WASHINGTON (CN) - Housing regulators overstepped their authority by prosecuting cases in which facially neutral practices had discriminatory effects, a federal judge ruled.
The Monday decision by U.S. District Judge Richard Leon comes in a complaint that the American Insurance Association and the National Association of Mutual Insurance Companies brought against the U.S. Department of Housing and Urban Development and Secretary Julian Castro last year under the Administrative Procedure Act.
They claimed that the Fair Housing Act provides protection only for intentional discrimination, but that HUD prosecutions widened the circumstances under which homeowner's insurance companies could face housing discrimination charges.
"After due consideration of the parties' pleadings, the arguments of counsel, the relevant law, and the entire record in this case, the court agrees with plaintiffs that the FHA prohibits disparate treatment only, and that the defendants, therefore, exceeded their authority under the APA," Leon wrote.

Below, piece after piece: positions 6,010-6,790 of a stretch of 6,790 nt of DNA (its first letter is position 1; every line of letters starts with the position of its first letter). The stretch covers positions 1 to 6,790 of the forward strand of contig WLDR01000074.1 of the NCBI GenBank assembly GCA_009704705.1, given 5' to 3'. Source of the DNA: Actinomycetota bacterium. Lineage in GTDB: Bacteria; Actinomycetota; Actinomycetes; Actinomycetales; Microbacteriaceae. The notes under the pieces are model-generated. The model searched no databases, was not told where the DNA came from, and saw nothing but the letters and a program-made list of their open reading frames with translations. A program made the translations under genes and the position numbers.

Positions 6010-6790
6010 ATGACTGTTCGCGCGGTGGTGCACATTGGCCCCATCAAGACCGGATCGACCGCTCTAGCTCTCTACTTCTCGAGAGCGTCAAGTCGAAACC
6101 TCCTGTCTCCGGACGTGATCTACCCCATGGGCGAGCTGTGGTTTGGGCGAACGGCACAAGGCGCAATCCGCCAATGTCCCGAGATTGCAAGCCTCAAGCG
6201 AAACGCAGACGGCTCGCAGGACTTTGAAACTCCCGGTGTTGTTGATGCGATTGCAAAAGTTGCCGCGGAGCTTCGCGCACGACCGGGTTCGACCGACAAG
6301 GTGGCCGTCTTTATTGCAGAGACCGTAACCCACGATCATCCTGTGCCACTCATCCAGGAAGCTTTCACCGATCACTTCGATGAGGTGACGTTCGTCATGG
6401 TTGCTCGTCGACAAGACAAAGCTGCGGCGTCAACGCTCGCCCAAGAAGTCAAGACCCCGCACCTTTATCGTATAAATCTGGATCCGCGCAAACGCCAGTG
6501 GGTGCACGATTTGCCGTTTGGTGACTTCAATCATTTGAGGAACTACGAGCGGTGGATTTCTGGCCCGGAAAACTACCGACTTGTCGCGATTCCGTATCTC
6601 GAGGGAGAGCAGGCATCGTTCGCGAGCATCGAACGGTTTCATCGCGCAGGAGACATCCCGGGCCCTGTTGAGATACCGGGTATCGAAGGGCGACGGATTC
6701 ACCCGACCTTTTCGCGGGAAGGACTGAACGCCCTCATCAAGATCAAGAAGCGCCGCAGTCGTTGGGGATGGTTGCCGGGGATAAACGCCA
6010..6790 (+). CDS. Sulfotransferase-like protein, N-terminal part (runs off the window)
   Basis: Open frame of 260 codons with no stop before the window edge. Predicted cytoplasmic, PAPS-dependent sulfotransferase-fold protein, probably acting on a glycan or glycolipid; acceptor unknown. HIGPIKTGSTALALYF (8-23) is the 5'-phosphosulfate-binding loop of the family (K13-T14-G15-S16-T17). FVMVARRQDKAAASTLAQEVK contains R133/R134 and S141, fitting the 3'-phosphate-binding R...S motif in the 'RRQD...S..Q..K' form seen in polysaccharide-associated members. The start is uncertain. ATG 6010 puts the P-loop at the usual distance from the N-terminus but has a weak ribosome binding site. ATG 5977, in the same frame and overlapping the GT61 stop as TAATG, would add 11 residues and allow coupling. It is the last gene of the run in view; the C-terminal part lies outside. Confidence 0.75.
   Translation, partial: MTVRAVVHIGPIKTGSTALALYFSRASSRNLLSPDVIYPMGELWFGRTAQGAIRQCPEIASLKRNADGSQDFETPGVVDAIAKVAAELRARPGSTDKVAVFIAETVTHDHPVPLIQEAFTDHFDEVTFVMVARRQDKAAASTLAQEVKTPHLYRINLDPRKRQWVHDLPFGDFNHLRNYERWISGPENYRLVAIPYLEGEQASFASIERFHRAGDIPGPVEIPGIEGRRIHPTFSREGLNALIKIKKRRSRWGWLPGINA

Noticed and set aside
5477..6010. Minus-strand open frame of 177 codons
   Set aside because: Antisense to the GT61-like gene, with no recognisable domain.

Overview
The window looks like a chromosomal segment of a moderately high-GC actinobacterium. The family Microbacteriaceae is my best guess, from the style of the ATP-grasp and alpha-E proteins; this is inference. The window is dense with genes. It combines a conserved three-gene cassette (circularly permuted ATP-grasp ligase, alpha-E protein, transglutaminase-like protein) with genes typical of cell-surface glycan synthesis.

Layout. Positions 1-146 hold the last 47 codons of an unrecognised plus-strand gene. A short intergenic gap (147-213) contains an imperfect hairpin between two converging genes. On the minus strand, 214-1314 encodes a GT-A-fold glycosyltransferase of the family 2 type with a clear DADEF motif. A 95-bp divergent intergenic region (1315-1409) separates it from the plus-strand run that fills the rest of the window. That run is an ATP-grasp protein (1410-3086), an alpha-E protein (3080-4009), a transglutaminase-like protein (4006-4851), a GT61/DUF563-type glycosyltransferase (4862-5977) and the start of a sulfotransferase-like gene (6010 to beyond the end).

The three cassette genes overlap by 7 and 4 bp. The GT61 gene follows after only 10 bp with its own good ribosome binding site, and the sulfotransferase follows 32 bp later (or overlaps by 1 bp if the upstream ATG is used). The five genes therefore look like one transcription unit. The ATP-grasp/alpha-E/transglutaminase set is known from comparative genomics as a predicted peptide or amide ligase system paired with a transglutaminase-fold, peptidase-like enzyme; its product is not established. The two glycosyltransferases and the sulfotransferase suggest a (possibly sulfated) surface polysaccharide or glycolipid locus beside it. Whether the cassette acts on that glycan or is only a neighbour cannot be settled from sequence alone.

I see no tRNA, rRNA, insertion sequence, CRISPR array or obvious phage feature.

Picking apart the government's defense in his 32-page ruling, Leon concluded that Congress intended for the government to focus on intentional-discrimination cases.
"Defendants contend that previous holdings of other federal circuit courts that recognized disparate-impact liability under the FHA, preclude this court from finding that the FHA unambiguously prohibits disparate treatment only," Leon wrote. "Please! The Supreme Court itself has made clear that a statute is not ambiguous simply because there is a lack of judicial consensus as to its proper meaning ... and 'judges cannot cause a clear text to become ambiguous by ignoring it.'"
Indeed, HUD enacted the policy as a final rule in February 2013 despite public comment against the rule from insurance companies and others, the court found.
"The Disparate-Impact Rule employs a burden-shifting framework for assessing disparate-impact liability under the FHA," Leon wrote. "Initially, 'the charging party ... has the burden of proving that a challenged practice caused or predictably will cause a discriminatory effect.'"
The rule expressly applies to companies providing homeowners insurance, putting facially neutral practices that could cause discrimination as risk of violation.
Judge Leon vacated the rule, returning FHA housing-discrimination cases back to intentional acts.
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